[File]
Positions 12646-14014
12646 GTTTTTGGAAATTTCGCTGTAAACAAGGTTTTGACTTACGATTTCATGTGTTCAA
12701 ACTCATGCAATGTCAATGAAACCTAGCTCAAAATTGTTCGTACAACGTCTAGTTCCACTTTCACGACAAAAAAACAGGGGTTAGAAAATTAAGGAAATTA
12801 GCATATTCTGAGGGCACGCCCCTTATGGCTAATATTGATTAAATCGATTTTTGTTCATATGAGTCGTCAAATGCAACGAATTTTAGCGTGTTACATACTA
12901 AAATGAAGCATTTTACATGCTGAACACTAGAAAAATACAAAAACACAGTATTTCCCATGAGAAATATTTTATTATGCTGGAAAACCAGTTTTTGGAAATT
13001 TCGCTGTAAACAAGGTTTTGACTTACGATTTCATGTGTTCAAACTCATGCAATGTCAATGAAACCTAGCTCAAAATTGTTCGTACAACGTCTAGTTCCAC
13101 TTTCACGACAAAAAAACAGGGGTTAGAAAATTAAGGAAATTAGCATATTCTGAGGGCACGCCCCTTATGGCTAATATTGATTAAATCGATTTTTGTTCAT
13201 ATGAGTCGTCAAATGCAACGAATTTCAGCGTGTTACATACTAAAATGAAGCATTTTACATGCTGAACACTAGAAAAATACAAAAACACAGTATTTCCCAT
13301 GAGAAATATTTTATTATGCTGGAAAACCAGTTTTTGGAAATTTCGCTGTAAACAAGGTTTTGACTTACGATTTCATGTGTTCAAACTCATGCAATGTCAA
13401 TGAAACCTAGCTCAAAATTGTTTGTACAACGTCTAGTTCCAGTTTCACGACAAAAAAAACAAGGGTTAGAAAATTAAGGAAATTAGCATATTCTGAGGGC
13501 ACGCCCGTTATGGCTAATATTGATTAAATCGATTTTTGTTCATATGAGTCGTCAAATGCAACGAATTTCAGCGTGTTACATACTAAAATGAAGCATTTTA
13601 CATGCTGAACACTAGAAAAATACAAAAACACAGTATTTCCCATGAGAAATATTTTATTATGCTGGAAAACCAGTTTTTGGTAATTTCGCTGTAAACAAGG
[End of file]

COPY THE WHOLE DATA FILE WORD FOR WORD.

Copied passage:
Positions 12646-14014
12646 GTTTTTGGAAATTTCGCTGTAAACAAGGTTTTGACTTACGATTTCATGTGTTCAA
12701 ACTCATGCAATGTCAATGAAACCTAGCTCAAAATTGTTCGTACAACGTCTAGTTCCACTTTCACGACAAAAAAACAGGGGTTAGAAAATTAAGGAAATTA
12801 GCATATTCTGAGGGCACGCCCCTTATGGCTAATATTGATTAAATCGATTTTTGTTCATATGAGTCGTCAAATGCAACGAATTTTAGCGTGTTACATACTA
12901 AAATGAAGCATTTTACATGCTGAACACTAGAAAAATACAAAAACACAGTATTTCCCATGAGAAATATTTTATTATGCTGGAAAACCAGTTTTTGGAAATT
13001 TCGCTGTAAACAAGGTTTTGACTTACGATTTCATGTGTTCAAACTCATGCAATGTCAATGAAACCTAGCTCAAAATTGTTCGTACAACGTCTAGTTCCAC
13101 TTTCACGACAAAAAAACAGGGGTTAGAAAATTAAGGAAATTAGCATATTCTGAGGGCACGCCCCTTATGGCTAATATTGATTAAATCGATTTTTGTTCAT
13201 ATGAGTCGTCAAATGCAACGAATTTCAGCGTGTTACATACTAAAATGAAGCATTTTACATGCTGAACACTAGAAAAATACAAAAACACAGTATTTCCCAT
13301 GAGAAATATTTTATTATGCTGGAAAACCAGTTTTTGGAAATTTCGCTGTAAACAAGGTTTTGACTTACGATTTCATGTGTTCAAACTCATGCAATGTCAA
13401 TGAAACCTAGCTCAAAATTGTTTGTACAACGTCTAGTTCCAGTTTCACGACAAAAAAAACAAGGGTTAGAAAATTAAGGAAATTAGCATATTCTGAGGGC
13501 ACGCCCGTTATGGCTAATATTGATTAAATCGATTTTTGTTCATATGAGTCGTCAAATGCAACGAATTTCAGCGTGTTACATACTAAAATGAAGCATTTTA
13601 CATGCTGAACACTAGAAAAATACAAAAACACAGTATTTCCCATGAGAAATATTTTATTATGCTGGAAAACCAGTTTTTGGTAATTTCGCTGTAAACAAGG